I like your Golden Rule for Nudges, but it is problematic for the same reason that the Golden Rule is problematic. I am not the same person from one moment to the next. Who gets to decide the way I would like to be treated? My present self or my future self. Your smoking analogy captures the issue but deceptively seems unproblematic only because we imagine that rational smokers recognize the habit is bad for them and would drop it but for the grip of addiction. However, we can easily imagine more problematic cases. Imagine a policy to nudge people to live in urban centers, which increases the tax base, improves living conditions and the standard of living of those who live in cities. Now suppose that I started off wanting to live a rural life, but these nudges pushed me to a city, where I eventually have a great standard of living, which I love. I appreciate the policy in retrospect, but would have opposed it at the outset. Has the Golden Rule of Nudges been upheld or violated. You might think that it is obvious that the present self has priority, after all, you know for certain what you want today, but can only guess at your preferences in the future. But, this wrong. In any practical situation, you are going to have to rely on data about peoples preferences and on how they will change. There is no reason a priori that your estimate of people’s preferences now will be more certain than your estimate of how they will change. Even your example of employment insecurity is not obvious. I can look back with appreciation on professors or bosses that put enormous pressure on me, which in retrospect made me more competent, but at the time seemed unfair. Why should my past self’s view of the matter trump my better informed view now, and why should my view now trump my future self’s view. Isn’t this how we justify all of those nudges that we give to our children? “Some day, you’ll appreciate this!” You may call this paternalism, but it is only paternalistic if we are wrong. If we are right, then we have treated others in the way in which they will want to have been treated even if it wasn’t the way in which they wanted to be treated. I don’t have a solution to this problem, but I think it is very important when considering policies involving “nudges.”

    • Andrew says:


      You have some good points. But I want to pick on one thing you say that I disagree with. You write, “You may call this paternalism, but it is only paternalistic if we are wrong. . . .” I don’t think it’s correct to think of “paternalistic” as a bad thing. Paternalistic can be just fine in the right context.

      • Steve says:

        I was (incorrectly) assuming that you were assuming paternalism is a bad thing. At any rate, my point is that if we think of paternalism as bad because we are deciding what is in someone’s best interest without their input, the problem is inescapable in certain situations because we have to decide which person’s preferences to defer to, their current preferences or the one’s we expect them to have after we intervene.

  3. Alberto says:

    I doubt whether a bureaucratic nightmare designed to destroy the “ability to build normal lives” counts as a nudge. Nudges are supposed to be gentle.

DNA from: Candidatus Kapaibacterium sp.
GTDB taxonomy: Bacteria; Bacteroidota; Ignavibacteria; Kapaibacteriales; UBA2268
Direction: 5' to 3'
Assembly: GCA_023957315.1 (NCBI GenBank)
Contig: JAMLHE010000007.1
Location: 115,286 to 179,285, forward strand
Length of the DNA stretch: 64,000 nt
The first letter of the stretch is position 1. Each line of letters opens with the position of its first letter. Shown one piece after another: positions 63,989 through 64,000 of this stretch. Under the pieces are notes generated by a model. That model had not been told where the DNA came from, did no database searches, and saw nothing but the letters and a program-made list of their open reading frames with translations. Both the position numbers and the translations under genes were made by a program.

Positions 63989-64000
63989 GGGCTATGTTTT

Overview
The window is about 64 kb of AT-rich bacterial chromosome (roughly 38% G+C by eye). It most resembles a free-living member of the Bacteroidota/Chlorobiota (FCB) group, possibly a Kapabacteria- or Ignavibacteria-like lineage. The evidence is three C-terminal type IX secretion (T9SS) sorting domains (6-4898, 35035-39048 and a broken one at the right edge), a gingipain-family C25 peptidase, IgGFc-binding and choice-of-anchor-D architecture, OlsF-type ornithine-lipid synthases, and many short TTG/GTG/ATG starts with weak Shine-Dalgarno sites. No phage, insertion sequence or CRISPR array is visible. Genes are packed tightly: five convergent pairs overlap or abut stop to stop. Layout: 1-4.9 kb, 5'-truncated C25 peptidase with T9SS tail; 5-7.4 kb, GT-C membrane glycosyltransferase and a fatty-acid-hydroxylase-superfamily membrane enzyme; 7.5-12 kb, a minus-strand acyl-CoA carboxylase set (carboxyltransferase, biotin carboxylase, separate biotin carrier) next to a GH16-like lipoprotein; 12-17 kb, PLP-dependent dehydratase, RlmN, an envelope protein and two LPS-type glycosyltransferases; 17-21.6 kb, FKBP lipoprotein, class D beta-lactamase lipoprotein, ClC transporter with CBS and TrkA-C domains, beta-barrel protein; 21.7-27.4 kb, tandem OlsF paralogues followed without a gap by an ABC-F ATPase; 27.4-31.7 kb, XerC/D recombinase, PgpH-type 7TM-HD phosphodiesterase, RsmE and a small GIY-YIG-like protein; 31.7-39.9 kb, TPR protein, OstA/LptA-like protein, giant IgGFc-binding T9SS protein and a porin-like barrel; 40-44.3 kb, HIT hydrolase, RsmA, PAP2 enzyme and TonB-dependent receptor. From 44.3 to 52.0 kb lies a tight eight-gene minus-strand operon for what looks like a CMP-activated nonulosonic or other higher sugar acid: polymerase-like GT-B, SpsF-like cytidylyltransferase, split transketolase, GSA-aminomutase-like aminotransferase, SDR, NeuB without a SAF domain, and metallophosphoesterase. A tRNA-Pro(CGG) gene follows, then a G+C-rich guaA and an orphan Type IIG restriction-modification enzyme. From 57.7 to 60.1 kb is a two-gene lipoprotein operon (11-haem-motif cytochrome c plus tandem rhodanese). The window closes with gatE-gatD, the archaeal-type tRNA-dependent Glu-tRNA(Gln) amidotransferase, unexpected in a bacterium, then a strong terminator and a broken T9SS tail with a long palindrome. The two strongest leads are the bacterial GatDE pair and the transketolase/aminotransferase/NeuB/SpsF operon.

“Nudge unto others as you would have them nudge unto you” is, however, pure gold. I’ll adopt it as my 12th commandment.

  4. Paul Alper says:

    How about “He who nudges last nudges best”? Or, “A nudge by any other name would smell as sweet”? Or, “A nudge in time saves nine.” And, of course from

    we have “From Yiddish nudyen (to pester, bore), from Polish nudzic. The word developed a variant spelling ‘nudge’ under the influence of the English word ‘nudge’. A cousin of this word is nudnik (a boring pest). First recorded use: 1960.”

    From the same Web source we have a quotation from one of this blog’s favorite whipping boy: “”Rahm Emanuel is willing to be a relentless noodge to keep the herd moving in the right direction.”
    David Brooks; The Soft Side; The New York Times; Oct 5, 2010.

  5. Christian Hennig says:

    This sentence: “But the British government had little control over the flow of immigrants to the U.K., because most of them were coming from other E.U. countries” …was used in the Brexit campaign to convince voters that leaving the UK is vital to get immigration numbers under control, but nobody denies that there had always been a substantial proportion of non-EU immigration, so it is not true that the government had “little control”. Actually according to this website non-EU net immigration has always been higher than EU net immigration.

  6. Z says:

    I think I have a narrower idea of what a nudge is. Under my definition it’s almost necessarily pretty harmless. To me, for something to qualify as a nudge it should meet three criteria:

    1. Equipoise. I define equipoise in this context to mean that the “on” and “off” settings for the nudge seem equally reasonable and that the decision of which position the switch is in feels like it could be arbitrary. For example, opt-in vs opt-out for a choice I’m offered in a clear way.

    2. Locality. Nudges have only very localized effects, limited to the decisions they’re meant to influence and downstream effects of those decisions. They do not have far reaching consequences beyond the decision they influence.

    3. Weakness. It should still be easy for you to decide to take the path not encouraged by the nudge.

    I don’t think job security meets any of these criteria. It’s not arbitrary, since people involved have strong reasons to prefer one setting. It’s not local, since, for example, it impacts morale in addition to any specific aspect of job performance one might wish to influence. And it’s certainly not weak. Imposing a policy that reduces my job security would not be nudging me as much as placing a guillotine over my head.

    Maybe my idea of a nudge isn’t the common one?

    • Martha (Smith) says:

      I agree that what Andrew is talking about is much more than what I would call a nudge. I think of the classical example of a nudge being something like making the “desired” option the default (e.g., the default is for an employee to contribute to their IRA by payroll deduction each month, but the employee can easily opt out.)

  7. Jim H. says:

    There’s a great quote in Heinlein’s The Moon is a Harsh Mistress along these lines. I forget the exact quote, but the gist of it is: people like to suggest laws to prevent others from doing things that they shouldn’t do (in the proposer’s opinion, of course), but no one suggests laws to prevent themselves from doing things they know that they themselves shouldn’t do.

  8. Mike Maltz says:

    We should extend this to laws. For example, *anyone* getting money from a governmental source, be it via welfare or salary, by way of income or being elected, should have to pee in a cup.

  9. Nick says:

    To be fair, if the person claim to think that the risk of losing your job is a good incentive to work harder is an elected official, they will be coming from a position of personal experience. One of the disadvantages of democracy is that it tends, to some degree, to attract people for whom losing their job in a few years time is not always an existential-level crisis, either because they are that sort of person or because they know that after leaving office there will be plenty of 6- and perhaps even 7-figure consulting gigs available.

  10. Patrick says:

    Not directly related to policy as in the U.K. example, but there were about a dozen recent articles on nudging and informed consent in the Journal of Medical Ethics (e.g. Simkulet (2018). Nudging, informed consent, and bullshit.